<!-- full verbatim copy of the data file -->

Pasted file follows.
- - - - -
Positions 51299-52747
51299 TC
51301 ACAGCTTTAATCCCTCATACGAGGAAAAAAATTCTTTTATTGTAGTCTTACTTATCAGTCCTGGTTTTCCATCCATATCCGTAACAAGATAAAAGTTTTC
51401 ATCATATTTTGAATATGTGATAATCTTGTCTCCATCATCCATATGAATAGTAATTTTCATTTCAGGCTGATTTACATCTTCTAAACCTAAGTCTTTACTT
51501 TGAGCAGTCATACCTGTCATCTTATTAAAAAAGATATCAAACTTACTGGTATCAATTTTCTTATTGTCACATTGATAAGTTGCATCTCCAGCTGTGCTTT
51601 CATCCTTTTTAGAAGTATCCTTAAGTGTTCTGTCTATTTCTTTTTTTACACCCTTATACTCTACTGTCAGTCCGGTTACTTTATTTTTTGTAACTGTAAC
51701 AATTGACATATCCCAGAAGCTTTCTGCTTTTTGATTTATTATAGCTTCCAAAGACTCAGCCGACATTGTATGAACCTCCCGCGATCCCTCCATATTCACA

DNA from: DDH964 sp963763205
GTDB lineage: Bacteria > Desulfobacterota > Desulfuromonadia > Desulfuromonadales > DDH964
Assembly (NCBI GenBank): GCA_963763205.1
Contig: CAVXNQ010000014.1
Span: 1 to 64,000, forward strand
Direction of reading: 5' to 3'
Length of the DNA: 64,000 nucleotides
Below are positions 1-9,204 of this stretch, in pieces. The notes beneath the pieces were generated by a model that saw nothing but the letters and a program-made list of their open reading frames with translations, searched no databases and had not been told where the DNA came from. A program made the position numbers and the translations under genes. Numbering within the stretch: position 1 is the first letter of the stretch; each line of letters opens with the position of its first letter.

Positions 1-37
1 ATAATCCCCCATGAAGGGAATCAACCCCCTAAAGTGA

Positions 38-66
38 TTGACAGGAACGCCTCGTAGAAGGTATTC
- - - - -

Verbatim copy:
Positions 51299-52747
51299 TC
51301 ACAGCTTTAATCCCTCATACGAGGAAAAAAATTCTTTTATTGTAGTCTTACTTATCAGTCCTGGTTTTCCATCCATATCCGTAACAAGATAAAAGTTTTC
51401 ATCATATTTTGAATATGTGATAATCTTGTCTCCATCATCCATATGAATAGTAATTTTCATTTCAGGCTGATTTACATCTTCTAAACCTAAGTCTTTACTT
51501 TGAGCAGTCATACCTGTCATCTTATTAAAAAAGATATCAAACTTACTGGTATCAATTTTCTTATTGTCACATTGATAAGTTGCATCTCCAGCTGTGCTTT
51601 CATCCTTTTTAGAAGTATCCTTAAGTGTTCTGTCTATTTCTTTTTTTACACCCTTATACTCTACTGTCAGTCCGGTTACTTTATTTTTTGTAACTGTAAC
51701 AATTGACATATCCCAGAAGCTTTCTGCTTTTTGATTTATTATAGCTTCCAAAGACTCAGCCGACATTGTATGAACCTCCCGCGATCCCTCCATATTCACA

DNA from: DDH964 sp963763205
GTDB lineage: Bacteria > Desulfobacterota > Desulfuromonadia > Desulfuromonadales > DDH964
Assembly (NCBI GenBank): GCA_963763205.1
Contig: CAVXNQ010000014.1
Span: 1 to 64,000, forward strand
Direction of reading: 5' to 3'
Length of the DNA: 64,000 nucleotides
Below are positions 1-9,204 of this stretch, in pieces. The notes beneath the pieces were generated by a model that saw nothing but the letters and a program-made list of their open reading frames with translations, searched no databases and had not been told where the DNA came from. A program made the position numbers and the translations under genes. Numbering within the stretch: position 1 is the first letter of the stretch; each line of letters opens with the position of its first letter.

Positions 1-37
1 ATAATCCCCCATGAAGGGAATCAACCCCCTAAAGTGA

Positions 38-66
38 TTGACAGGAACGCCTCGTAGAAGGTATTC